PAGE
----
Monday, September 8, 2014 – The Great Migration

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The morning in Arusha began bright and beautiful which was an omen for the day I think. An early breakfast, goodbyes to the boys and off to the airport for our flight to the Serengeti. We were flying out of the small Arusha airport to the Kogatende Airstrip with a quick stop at the Lobo airstrip on our way to the Mara River. We were in a Cesna 208 with perhaps six other passengers and it was cloudy most of the way (unfortunate as we flew directly over Oldoinyo Lengai, or Mountain of God to the Maasai), but the clouds opened up the minute we hit the Serengeti and you could see forever.

We disembarked (perhaps too formal of a word for having landed on a dirt airstrip in a single engine plane where the pilot helps unload the luggage) at Kogatende and met up with Abuu which is a good thing since we would have been totally stranded literally in the middle of nowhere if hadn’t showed up. Not 100 yards on to the road leaving we immediately ran across a scavenger festival which was occurring at the expense of a wildebeest that looked like it had died of natural causes. There were tons of white-faced and white-headed vultures with a half dozen Marabou Storks just to add some sense of total chaos to the situation. Needless to say it wasn’t very pretty, but ultimately part of the circle of life to quote the Lion King. We watched for some time and when we drove back by two hours later, the bones had been picked totally clean.

We drove along the Mara River looking at the various crossing sites for the wildebeest. They actually have the crossing sites numbered here which gives you some sense of the fascination with this aspect of the Great Migration. We sat with a large herd of wildebeest and zebras taking lots of photos and hoping they would mosey down to the river, but they really just kept moving back and forth without any apparent intention to satisfy the 10 or move vehicles hovering nearby. After waiting perhaps 1 to 1-1/2 hours (and eating our lunch of course as Danielle was hungry) we were sitting there with all the other vehicles when Abuu suddenly shot off like a bat out of hell and we were suddenly entered into what reminded me of an Oklahoma Sooner style stampede to the river to view the crossing. I must admit, though, that it was one of the most impressive sights I’ve ever seen. There were no crocodiles in the vicinity so everyone made it safely and in probably 20 minutes or so it was all over.

Wildebeest crossing the Mara River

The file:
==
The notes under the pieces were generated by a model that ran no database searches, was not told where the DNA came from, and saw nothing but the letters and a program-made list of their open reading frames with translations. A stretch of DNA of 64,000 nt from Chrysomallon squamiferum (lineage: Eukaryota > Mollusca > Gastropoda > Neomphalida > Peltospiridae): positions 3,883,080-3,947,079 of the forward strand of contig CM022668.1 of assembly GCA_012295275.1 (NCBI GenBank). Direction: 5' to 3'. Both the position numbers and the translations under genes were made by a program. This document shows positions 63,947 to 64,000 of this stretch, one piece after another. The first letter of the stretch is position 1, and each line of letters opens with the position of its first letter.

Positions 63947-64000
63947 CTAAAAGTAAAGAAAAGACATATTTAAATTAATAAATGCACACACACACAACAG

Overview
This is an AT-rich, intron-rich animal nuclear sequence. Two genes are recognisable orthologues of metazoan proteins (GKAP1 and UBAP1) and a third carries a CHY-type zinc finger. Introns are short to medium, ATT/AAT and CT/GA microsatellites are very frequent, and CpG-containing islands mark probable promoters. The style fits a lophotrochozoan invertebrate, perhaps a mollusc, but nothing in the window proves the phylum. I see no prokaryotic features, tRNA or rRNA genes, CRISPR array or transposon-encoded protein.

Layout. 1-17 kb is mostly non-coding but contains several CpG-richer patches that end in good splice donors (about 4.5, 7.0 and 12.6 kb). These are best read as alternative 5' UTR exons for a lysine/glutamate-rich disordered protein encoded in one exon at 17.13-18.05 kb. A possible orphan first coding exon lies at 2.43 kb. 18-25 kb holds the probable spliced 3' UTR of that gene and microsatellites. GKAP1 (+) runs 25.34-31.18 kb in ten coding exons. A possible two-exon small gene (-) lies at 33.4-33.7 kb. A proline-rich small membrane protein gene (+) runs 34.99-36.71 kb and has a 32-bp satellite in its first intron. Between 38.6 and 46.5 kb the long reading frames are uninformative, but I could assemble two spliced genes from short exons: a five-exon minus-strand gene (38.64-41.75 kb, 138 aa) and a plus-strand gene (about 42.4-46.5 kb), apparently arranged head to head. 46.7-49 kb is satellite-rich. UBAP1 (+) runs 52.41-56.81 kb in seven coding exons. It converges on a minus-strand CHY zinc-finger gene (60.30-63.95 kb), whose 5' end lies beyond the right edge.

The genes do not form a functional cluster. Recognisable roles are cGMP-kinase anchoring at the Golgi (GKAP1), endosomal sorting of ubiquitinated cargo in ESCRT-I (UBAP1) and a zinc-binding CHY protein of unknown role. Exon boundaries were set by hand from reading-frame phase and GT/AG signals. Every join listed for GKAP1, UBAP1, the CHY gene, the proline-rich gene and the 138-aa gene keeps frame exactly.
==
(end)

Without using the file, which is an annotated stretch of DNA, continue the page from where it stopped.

Wildebeest crossing the Mara River

The Great Migration

The Great Migration

We left the crossing area to drive along the Mara looking for other sights along the way. Lots of hippos  everywhere. Some sunning themselves on the beach and others in the river. They have no natural predators so they have to little to worry them. After a bit I spotted a zebra carcass lying in the river and when I took a closer look with my binoculars quickly realized that there were two huge crocodiles hastily disposing of it. And when I say huge, I mean really huge. They were at least 10 or 12 feet and probably more. They were playing tug of war with the carcass and then began to fight so between that and there death rolls there was quite a bit of action.

Two ten-foot Nile crocodiles battling over a zebra

Two ten-foot Nile crocodiles battling over a zebra

As we continued our drive along the Mara and then turning south to head to our camp, we ran across a group of hyena displaying their bazar social behavior – there was a male and female mating for what seemed like forever with the alpha female (we’re presuming) protecting them from three other hyenas who were trying to break up the mating. Abu said that the alpha female had decided who and when any mating would take place and between who. Pretty interesting social structure to say the least.

Mother and baby rhino in the Northern Serengeti

Mother and baby rhino in the Northern Serengeti

We arrived to our camp just before sunset and got settled in our tent which is pretty amazing – much bigger than anything I expected and very, very comfortable. They actually have flush toilets in this seasonable camp which is a pretty amazing feat to say the least. In addition, their showers have both hot and cold water that they fill in separate buckets in the morning so you can actually adjust the temperature of the water rather than be at the mercy of the “cook” heating it on the fire. We had a wonderful dinner, relaxed a bit and hit the sack ready for new adventure in the morning.

Mike

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